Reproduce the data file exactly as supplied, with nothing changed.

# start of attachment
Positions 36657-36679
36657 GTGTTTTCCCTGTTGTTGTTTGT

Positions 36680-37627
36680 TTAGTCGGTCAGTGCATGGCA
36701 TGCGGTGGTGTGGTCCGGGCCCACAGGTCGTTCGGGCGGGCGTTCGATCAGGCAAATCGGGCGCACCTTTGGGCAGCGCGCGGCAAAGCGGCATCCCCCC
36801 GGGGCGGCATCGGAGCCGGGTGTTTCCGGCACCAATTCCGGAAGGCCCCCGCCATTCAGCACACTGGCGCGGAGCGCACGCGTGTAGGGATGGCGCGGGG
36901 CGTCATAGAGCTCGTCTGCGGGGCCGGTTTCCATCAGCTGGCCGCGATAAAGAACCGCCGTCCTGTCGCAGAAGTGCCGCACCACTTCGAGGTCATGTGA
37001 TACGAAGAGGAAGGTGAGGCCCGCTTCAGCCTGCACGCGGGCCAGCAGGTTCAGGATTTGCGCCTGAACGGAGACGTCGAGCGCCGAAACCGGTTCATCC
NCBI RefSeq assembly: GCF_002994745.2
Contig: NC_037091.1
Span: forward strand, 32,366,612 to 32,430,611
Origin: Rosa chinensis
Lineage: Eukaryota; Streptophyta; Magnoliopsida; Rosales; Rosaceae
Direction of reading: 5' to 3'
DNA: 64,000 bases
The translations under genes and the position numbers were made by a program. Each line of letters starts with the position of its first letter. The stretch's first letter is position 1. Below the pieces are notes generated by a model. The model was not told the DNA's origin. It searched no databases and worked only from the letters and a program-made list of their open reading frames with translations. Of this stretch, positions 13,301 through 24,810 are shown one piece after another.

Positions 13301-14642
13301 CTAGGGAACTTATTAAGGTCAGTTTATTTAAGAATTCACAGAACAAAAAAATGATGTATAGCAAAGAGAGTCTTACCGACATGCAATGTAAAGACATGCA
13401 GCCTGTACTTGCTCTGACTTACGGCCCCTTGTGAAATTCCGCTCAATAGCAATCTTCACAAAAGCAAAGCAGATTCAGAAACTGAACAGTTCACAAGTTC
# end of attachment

Positions 36657-36679
36657 GTGTTTTCCCTGTTGTTGTTTGT

Positions 36680-37627
36680 TTAGTCGGTCAGTGCATGGCA
36701 TGCGGTGGTGTGGTCCGGGCCCACAGGTCGTTCGGGCGGGCGTTCGATCAGGCAAATCGGGCGCACCTTTGGGCAGCGCGCGGCAAAGCGGCATCCCCCC
36801 GGGGCGGCATCGGAGCCGGGTGTTTCCGGCACCAATTCCGGAAGGCCCCCGCCATTCAGCACACTGGCGCGGAGCGCACGCGTGTAGGGATGGCGCGGGG
36901 CGTCATAGAGCTCGTCTGCGGGGCCGGTTTCCATCAGCTGGCCGCGATAAAGAACCGCCGTCCTGTCGCAGAAGTGCCGCACCACTTCGAGGTCATGTGA
37001 TACGAAGAGGAAGGTGAGGCCCGCTTCAGCCTGCACGCGGGCCAGCAGGTTCAGGATTTGCGCCTGAACGGAGACGTCGAGCGCCGAAACCGGTTCATCC
NCBI RefSeq assembly: GCF_002994745.2
Contig: NC_037091.1
Span: forward strand, 32,366,612 to 32,430,611
Origin: Rosa chinensis
Lineage: Eukaryota; Streptophyta; Magnoliopsida; Rosales; Rosaceae
Direction of reading: 5' to 3'
DNA: 64,000 bases
The translations under genes and the position numbers were made by a program. Each line of letters starts with the position of its first letter. The stretch's first letter is position 1. Below the pieces are notes generated by a model. The model was not told the DNA's origin. It searched no databases and worked only from the letters and a program-made list of their open reading frames with translations. Of this stretch, positions 13,301 through 24,810 are shown one piece after another.

Positions 13301-14642
13301 CTAGGGAACTTATTAAGGTCAGTTTATTTAAGAATTCACAGAACAAAAAAATGATGTATAGCAAAGAGAGTCTTACCGACATGCAATGTAAAGACATGCA
13401 GCCTGTACTTGCTCTGACTTACGGCCCCTTGTGAAATTCCGCTCAATAGCAATCTTCACAAAAGCAAAGCAGATTCAGAAACTGAACAGTTCACAAGTTC